Studious Saturday: meeting Jodi Picoult

studious saturdays

Welcome to another Studious Saturday post! I have been on holiday this past week which meant that I was able to dedicate a lot of time to reading. In addition, I was very lucky to get tickets to the last stop on the Jodi Picoult UK Book Tour which included a pre-signed copy of her latest book A Spark of Light, as well as a Q&A session and photos with her to follow. Jodi Picoult is one of my favourite authors and I had been looking forward to this event for a long time. I really enjoyed the Q&A session in particular, where she shared some insightful details of her life as an author which I would like to share with you today.

The session started with a brief explanation of how and why this book was written and a short reading of the first chapter (which is also the ending of the book because the story is written in reverse). She revealed the backstory to A Spark of Light – the contrasting views of terminating a pregnancy that a woman may experience throughout her lifetime, justifying that one’s view on abortion may change when reaching 15, 30 and 50 years of age. Coupled with the current political controversies surrounding the topic in USA, she felt that now was the right time to write this book.

I was particularly impressed with the research that she carried out prior to writing the book. She interviewed 151 women who had terminated a pregnancy to find out their motives and analyse their experiences which she would later on use to develop her characters. Most astonishingly of all, no more than 10 of those 151 women agreed to be involved in the book with all of them choosing to be written in using a pseudonym. Jodi discussed the stigma surroundingĀ  in the topic with eloquence and impartiality, something which I highly valued.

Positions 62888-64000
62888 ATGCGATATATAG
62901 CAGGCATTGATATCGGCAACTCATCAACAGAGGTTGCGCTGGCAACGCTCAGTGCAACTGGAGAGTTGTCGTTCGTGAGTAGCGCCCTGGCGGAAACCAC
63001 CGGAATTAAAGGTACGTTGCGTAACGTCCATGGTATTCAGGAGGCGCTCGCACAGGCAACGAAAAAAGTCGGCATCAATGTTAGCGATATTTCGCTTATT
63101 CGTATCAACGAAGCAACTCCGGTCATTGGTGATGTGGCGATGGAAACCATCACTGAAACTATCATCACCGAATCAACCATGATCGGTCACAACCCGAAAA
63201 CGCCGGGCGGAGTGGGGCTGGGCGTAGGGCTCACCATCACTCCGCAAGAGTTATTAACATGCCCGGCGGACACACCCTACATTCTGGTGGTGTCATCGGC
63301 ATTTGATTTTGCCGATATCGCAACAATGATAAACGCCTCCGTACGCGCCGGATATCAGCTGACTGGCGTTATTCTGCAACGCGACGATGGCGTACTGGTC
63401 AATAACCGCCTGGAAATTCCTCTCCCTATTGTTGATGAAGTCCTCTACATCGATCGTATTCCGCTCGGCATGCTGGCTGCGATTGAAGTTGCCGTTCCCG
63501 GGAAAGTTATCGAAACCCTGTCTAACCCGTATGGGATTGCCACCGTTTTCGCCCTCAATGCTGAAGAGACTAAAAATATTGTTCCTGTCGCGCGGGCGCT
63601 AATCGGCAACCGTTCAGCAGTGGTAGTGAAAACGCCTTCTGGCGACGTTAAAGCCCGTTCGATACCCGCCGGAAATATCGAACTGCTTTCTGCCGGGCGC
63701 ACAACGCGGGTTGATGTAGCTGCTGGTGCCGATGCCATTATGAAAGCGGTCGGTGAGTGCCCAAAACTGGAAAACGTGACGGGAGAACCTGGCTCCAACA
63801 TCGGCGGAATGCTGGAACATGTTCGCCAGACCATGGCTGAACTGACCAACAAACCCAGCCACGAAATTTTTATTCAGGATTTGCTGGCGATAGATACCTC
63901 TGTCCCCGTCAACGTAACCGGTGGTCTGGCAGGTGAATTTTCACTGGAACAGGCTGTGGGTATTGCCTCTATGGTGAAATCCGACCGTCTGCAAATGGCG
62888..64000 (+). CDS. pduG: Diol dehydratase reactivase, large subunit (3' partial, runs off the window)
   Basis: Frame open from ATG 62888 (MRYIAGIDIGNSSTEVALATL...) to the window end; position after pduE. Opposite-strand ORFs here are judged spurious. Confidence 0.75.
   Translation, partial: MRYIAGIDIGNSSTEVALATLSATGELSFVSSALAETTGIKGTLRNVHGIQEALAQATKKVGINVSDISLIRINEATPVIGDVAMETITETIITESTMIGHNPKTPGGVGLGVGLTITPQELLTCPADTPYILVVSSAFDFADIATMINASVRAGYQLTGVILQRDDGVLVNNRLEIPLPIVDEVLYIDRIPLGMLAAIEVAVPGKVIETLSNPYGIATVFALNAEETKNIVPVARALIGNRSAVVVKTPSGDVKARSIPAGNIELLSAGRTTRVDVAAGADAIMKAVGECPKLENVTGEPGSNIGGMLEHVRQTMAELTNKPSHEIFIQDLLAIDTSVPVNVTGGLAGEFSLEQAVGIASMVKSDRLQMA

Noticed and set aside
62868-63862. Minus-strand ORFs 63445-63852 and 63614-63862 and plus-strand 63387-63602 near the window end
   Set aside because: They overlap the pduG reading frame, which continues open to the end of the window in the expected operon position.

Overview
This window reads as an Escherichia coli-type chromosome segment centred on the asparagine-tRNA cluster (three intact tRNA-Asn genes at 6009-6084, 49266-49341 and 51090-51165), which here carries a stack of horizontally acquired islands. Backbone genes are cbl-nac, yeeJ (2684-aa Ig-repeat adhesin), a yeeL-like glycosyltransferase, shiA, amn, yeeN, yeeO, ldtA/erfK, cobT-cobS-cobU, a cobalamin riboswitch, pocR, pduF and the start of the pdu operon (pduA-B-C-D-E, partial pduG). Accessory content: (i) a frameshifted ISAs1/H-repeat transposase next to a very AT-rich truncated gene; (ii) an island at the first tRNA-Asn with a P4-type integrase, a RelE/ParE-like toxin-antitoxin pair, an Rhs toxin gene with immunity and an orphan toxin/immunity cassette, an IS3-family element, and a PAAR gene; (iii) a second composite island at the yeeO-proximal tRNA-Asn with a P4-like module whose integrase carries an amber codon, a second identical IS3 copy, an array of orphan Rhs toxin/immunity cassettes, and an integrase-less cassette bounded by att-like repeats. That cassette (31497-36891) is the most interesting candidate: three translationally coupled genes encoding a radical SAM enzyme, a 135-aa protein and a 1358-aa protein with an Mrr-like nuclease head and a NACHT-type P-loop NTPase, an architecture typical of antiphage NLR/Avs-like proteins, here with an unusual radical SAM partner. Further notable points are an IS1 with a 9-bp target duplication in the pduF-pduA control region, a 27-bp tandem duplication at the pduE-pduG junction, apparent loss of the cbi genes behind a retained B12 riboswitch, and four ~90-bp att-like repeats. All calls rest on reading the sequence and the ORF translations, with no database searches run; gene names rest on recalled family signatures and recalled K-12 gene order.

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Without going into too much detail of the Q&A session, I wanted to provide a quick summary of some of the most interesting and valuable subjects she discussed:

  • When writing a book, she usually begins by drafting several pages of a summary with a brief outline, although she already has the twists planned out. The outline of A Spark of Light was 48 pages, mostly due to the reverse timeline.
  • She discarded the first person narrative in A Spark of Light, which she used in most of her previous books, because there are 10 characters and she wanted to portray each story without confusing the reader.
  • She has one unpublished romance novel written under a pseudonym of a mixture of her children’s names. The editor’s feedback was that it was too well written for the genre.
  • Her favourite author is Alice Hoffman and some recently published books that she has read and recommends include Bridge of Clay by Markus Zusak and Vox by Christina Dalcher.
  • Jodi usually writes about topics concerning society and there is an evident trend when looking back on her novels; she started by writing books where human emotions were explored, then proceeded to analyse relationships upon getting married, and finally decided to delve into controversial topics such as gun control and medical rights after her children were born.
  • She explained that once an author sells rights for a movie adaptation, they are no longer involved in the production of the film. She was deeply upset at the ending of the movie adaptation of My Sister’s Keeper and had previously warned the producers that the film would not perform well if they stray far from the original ending of the novel. She hopes that Small Great Things is a bigger success as soon as a screenwriter has been chosen, especially as there are talks that Julia Roberts and Viola Davis have been cast as the main characters.
  • Her next book will pose the question “Who would you be if you weren’t who you are today?” and hinted that elements of Ancient Egypt may also be included.

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The most exciting part of the event was meeting Jodi at the end and having my photo taken with her. As I read chapter after chapter of A Spark of Light, I realise that I also look back more on the points she discussed and start to analyse them in greater detail. It is another though-provoking and moving book and I am greatly enjoying it so far (review to follow shortly!).

This was her last event in the UK but for any fans based in Canada, her final stop will be Toronto on Monday and I highly recommend going!


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